A July 23 joint meeting between the Hamilton County Commission and the Hamilton County Board of Education could bring some clarity to the short-term future of the local school district.
A requested external audit of school facilities, which Hamilton County Mayor Jim Coppinger said could offer some — "I'll just say interesting — recommendations," will be the proverbial elephant in the room.
Some commissioners said they could not vote for a 34-cent tax increase in the county budget last month because of what the report might suggest about merging, closing and building schools. The vote for the budget thus failed, and commissioners have until Aug. 31 to pass a new one.
Because of the looming report, it only made sense to wait. Whether a new schools plan based on the report can give commissioners an idea of what spending, revenue and savings will be going forward, or whether it will take many more months to lay out such a plan, will become important.
Unless a targeted revenue increase for the likes of teacher salaries and mandated special education hires is approved, it seems important to wait until a comprehensive schools plan is available before any large tax increase is suggested.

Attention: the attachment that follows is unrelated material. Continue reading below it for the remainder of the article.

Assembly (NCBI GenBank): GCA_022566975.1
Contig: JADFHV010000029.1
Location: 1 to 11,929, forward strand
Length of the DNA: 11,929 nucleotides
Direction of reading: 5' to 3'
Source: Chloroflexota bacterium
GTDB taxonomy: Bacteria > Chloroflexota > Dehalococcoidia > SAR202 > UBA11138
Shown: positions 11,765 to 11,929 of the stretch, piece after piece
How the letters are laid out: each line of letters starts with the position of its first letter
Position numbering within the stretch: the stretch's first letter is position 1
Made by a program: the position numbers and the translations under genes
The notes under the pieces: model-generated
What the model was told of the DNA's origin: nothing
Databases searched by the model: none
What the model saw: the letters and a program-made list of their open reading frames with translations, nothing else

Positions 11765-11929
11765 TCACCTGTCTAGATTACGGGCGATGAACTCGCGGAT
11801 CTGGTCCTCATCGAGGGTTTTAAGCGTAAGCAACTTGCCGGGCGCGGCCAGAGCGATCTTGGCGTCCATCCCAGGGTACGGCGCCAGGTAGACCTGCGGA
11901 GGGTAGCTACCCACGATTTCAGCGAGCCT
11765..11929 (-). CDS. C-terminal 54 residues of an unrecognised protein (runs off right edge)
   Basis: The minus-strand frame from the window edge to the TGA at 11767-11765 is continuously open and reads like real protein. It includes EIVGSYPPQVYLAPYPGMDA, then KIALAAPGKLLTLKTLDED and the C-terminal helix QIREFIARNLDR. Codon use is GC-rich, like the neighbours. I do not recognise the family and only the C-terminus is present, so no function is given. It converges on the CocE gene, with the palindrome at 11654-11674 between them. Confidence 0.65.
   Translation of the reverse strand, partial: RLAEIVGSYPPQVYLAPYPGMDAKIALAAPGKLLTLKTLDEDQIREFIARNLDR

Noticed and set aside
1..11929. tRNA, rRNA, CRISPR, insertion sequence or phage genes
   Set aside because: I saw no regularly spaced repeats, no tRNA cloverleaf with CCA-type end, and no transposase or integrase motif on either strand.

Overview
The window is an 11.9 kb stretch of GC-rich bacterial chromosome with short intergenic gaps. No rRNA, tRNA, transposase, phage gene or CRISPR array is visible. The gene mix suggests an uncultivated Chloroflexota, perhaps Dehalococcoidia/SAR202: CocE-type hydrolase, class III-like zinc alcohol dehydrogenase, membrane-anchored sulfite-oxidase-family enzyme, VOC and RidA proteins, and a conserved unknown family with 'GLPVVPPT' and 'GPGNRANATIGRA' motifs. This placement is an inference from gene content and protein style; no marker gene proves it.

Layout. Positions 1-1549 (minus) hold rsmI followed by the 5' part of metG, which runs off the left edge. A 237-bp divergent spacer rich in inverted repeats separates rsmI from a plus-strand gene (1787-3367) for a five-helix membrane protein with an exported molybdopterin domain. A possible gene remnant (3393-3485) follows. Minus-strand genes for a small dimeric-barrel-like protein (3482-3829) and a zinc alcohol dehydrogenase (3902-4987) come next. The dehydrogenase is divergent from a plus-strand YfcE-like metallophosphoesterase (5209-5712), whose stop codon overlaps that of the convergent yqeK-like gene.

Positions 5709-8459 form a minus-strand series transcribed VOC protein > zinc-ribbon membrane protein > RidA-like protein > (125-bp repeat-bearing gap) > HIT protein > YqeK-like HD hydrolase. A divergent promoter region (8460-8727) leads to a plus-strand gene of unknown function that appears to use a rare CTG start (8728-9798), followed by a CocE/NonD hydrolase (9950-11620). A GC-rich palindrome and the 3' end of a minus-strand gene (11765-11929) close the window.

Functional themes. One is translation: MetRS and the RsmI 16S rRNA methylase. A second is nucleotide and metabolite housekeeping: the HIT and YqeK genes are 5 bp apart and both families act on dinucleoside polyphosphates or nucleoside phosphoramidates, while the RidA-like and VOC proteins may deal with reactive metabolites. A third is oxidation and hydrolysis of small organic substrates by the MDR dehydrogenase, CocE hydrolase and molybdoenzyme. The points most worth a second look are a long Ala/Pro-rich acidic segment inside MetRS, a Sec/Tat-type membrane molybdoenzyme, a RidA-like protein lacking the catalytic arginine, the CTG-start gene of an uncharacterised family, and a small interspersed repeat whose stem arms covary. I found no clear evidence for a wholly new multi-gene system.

Though the specifics of whatever the report offers will be critical, it's not as if everyone didn't know this day was coming. Two years ago, a Budget Working Group issued a 69-page report that called for a reduction in schools and teachers and said such moves could save the county $15 million to $20 million per year.
It suggested the county would need four years to consolidate and rezone schools. Any savings realized, the group said, "should be dedicated to improving teacher salaries and improving teacher quality."
Nevertheless, the group also suggested "a new tax levy" dedicated to schools infrastructure, technology and innovation.
In addition, 10 years ago, a 2009 report by David Eichenthal from the Ochs Center for Metropolitan Studies considered 19 schools for consolidation, five of which might be closed. Seven of the schools, the report said, were considered for consolidation into three new schools, and the remaining seven were "recommended for no action."
The district, it was suggested, would save $2.5 million.
No moves, based on either report, were made.
We all want the best schools and best school district for our children. However, taxpayers should expect commissioners, school board members, district administrators and the county mayor to seek the most efficient district as well as the best.
We trust the facilities document will be the impetus to establish that efficiency and the proper funding model to go along with it.